© 2010 Ric Kasini Kadour

Pinups #13 Launch

Galerie Maison Kasini launched Pinups #13.



Pinups is a triannual publication that features one male nude pictorial per issue. There are no words—just an exaggeration of the classic centerfold. Each magazine exists in book form but can be taken apart and tiled to reveal a 32” x 70” image. The magazine is printed in New York. Created by Christopher Schulz.

Schulz attended the launch. Born and raised in Phoenix, AZ, Schulz began working with printed matter at a young age—creating albums for the sake of making the album art. He worked in j-card design, and later in zines.

“Growing up, all I had was imagination and a Xerox machine at my fingertips. I’d imagine my work on a large scale. Mass distribution was a big dream for little me,” said Schulz

He attended The School of the Art Institute of Chicago where he dabbled in various concentrations, exploring lighting design, printmaking, and graphic design—all of which came together in his current project, Pinups—a conceptual photo-based periodical. Schulz lives and works in Brooklyn, New York.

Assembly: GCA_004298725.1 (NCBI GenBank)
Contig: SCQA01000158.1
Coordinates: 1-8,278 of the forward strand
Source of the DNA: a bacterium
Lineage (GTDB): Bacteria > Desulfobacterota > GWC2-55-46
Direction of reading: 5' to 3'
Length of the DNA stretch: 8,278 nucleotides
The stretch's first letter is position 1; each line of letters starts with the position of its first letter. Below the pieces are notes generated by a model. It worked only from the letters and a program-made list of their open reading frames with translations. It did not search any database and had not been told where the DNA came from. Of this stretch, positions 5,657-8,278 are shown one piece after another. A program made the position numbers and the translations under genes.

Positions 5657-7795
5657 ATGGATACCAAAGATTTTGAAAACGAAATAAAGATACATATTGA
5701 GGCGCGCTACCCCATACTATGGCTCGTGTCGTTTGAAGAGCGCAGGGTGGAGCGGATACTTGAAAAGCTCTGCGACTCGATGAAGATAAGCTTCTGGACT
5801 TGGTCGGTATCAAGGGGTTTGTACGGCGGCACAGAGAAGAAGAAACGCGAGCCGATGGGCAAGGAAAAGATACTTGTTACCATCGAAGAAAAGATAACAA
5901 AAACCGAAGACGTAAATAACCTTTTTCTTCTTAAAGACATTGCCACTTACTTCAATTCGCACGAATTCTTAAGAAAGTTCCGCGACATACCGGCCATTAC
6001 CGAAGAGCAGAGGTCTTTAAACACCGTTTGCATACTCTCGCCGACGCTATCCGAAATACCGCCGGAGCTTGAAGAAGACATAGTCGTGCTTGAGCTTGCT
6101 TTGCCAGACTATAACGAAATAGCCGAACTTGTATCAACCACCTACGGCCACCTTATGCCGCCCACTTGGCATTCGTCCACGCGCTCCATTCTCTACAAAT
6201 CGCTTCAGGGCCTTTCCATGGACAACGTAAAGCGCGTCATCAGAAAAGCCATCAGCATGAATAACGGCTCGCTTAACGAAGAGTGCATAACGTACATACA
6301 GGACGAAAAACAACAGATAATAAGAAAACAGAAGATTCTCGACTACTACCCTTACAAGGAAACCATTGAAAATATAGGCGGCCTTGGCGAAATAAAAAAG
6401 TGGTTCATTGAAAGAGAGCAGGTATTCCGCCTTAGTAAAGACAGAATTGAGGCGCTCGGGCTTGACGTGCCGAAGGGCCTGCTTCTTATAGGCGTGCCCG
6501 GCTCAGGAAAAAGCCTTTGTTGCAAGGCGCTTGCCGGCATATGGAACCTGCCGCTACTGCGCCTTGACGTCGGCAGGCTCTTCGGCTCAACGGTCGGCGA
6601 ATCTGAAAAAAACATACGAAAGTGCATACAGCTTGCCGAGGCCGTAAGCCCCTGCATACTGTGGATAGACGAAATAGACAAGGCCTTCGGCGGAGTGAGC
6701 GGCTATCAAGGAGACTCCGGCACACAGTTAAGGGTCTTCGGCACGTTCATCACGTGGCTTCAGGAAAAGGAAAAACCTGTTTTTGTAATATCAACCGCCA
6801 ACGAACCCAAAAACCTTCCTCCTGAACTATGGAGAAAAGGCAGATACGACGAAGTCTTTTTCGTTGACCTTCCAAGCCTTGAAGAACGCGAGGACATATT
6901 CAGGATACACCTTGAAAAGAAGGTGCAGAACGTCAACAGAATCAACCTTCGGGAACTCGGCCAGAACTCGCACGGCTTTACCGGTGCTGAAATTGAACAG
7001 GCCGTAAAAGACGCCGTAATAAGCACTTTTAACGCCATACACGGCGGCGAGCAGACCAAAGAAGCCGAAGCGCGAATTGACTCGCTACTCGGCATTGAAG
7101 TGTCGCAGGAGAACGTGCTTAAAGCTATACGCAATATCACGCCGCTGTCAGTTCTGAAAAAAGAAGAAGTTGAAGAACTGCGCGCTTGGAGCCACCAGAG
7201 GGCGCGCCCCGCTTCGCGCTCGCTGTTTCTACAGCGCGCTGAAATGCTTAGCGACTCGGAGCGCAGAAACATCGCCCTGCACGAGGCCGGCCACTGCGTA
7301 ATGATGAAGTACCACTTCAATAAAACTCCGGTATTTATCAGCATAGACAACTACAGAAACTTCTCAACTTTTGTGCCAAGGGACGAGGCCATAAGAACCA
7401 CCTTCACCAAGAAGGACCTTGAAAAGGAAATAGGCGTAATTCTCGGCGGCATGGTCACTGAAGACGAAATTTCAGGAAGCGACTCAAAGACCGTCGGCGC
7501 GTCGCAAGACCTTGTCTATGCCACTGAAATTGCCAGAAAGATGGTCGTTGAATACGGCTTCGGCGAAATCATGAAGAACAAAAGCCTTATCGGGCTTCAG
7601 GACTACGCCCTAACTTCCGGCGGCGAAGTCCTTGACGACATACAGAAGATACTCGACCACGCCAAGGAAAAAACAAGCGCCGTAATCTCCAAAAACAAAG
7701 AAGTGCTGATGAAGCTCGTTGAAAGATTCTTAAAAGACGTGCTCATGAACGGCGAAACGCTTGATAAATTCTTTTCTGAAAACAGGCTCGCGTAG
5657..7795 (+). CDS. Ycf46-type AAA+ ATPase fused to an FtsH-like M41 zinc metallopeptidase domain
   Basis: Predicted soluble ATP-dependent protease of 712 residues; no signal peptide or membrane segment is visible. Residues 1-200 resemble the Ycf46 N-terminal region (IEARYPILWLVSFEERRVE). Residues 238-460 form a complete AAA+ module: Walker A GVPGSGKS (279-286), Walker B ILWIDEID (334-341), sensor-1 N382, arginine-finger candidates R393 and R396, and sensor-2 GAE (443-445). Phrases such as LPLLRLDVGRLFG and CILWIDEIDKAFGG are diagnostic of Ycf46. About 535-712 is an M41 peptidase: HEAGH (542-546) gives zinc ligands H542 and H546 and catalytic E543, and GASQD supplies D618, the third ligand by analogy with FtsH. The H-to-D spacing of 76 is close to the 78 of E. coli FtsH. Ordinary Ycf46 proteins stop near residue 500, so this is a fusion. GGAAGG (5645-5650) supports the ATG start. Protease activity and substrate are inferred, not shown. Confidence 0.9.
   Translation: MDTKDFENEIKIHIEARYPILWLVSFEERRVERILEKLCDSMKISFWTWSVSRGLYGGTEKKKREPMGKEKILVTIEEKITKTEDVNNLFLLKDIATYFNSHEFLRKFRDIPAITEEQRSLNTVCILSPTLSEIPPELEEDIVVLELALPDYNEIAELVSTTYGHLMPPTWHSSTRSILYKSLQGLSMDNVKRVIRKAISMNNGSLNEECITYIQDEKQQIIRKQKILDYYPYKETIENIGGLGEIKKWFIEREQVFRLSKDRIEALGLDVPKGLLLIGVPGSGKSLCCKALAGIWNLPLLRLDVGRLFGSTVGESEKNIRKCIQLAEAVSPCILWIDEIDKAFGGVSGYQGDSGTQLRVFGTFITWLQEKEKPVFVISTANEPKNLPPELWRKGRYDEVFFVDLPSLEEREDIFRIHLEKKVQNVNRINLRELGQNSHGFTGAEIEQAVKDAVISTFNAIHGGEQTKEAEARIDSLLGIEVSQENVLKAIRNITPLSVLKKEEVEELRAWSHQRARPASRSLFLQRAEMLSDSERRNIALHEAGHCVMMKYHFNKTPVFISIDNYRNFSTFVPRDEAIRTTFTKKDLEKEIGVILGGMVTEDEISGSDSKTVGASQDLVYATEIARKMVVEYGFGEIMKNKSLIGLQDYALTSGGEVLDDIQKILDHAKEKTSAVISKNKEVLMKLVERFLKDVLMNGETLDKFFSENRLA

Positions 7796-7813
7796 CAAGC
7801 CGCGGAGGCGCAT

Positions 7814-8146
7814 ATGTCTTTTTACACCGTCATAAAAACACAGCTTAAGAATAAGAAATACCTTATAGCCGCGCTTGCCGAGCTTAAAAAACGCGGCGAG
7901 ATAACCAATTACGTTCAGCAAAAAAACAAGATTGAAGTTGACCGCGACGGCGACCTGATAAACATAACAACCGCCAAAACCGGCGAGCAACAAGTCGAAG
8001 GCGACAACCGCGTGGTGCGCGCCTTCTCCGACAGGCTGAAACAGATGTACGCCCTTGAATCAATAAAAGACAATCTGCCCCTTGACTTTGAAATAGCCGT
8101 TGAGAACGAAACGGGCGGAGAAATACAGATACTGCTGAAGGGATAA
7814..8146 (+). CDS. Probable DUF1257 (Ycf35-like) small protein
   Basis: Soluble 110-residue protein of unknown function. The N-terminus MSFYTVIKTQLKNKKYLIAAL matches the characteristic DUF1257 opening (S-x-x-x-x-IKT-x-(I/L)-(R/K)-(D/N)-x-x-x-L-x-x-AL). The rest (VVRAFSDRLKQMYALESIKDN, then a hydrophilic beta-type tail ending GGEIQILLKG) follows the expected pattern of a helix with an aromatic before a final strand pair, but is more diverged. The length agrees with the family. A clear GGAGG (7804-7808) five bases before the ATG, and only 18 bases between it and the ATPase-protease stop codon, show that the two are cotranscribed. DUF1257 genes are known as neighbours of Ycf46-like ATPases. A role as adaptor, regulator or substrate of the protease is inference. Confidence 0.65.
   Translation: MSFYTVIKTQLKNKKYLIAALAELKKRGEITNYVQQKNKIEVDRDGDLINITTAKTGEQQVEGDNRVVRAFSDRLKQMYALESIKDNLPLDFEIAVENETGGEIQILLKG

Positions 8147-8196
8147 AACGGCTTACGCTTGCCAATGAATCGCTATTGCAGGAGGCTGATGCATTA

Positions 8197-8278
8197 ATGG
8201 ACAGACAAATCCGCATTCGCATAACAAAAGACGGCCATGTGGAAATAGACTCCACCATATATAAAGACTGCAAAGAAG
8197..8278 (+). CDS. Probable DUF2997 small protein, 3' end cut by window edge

The publication is part of a trend:

These are downsizing, belt-tightening times for much of the media industry. But somewhat incongruously, New York–based gay magazines are thriving. “I’ve never seen anything like this before,” says AA Bronson, director of Printed Matter and co-editor of Queer Zines, an encyclopedic history of the genre released this fall. “The seventies saw the first rise in ’zine culture, and then again in the mid-eighties, when the plain-paper copier made life easier. But the last few years have definitely been a new phenomenon.” Bronson credits Butt magazine, founded in Amsterdam and now edited in New York, with influencing a new generation of titles that are at once arty and dirty. “They hit on the right formula at the right moment, which was to deal with the gay world as if it were just part of the world at large, with its own heroes in every field—from porn stars to authors to artists.” And despite the economy, sales at Printed Matter are strong. “They’re something you don’t buy and read and throw away,” says Bronson. “You end up keeping them in plastic envelopes, even though they’re kind of cheap.”

from New York Magazine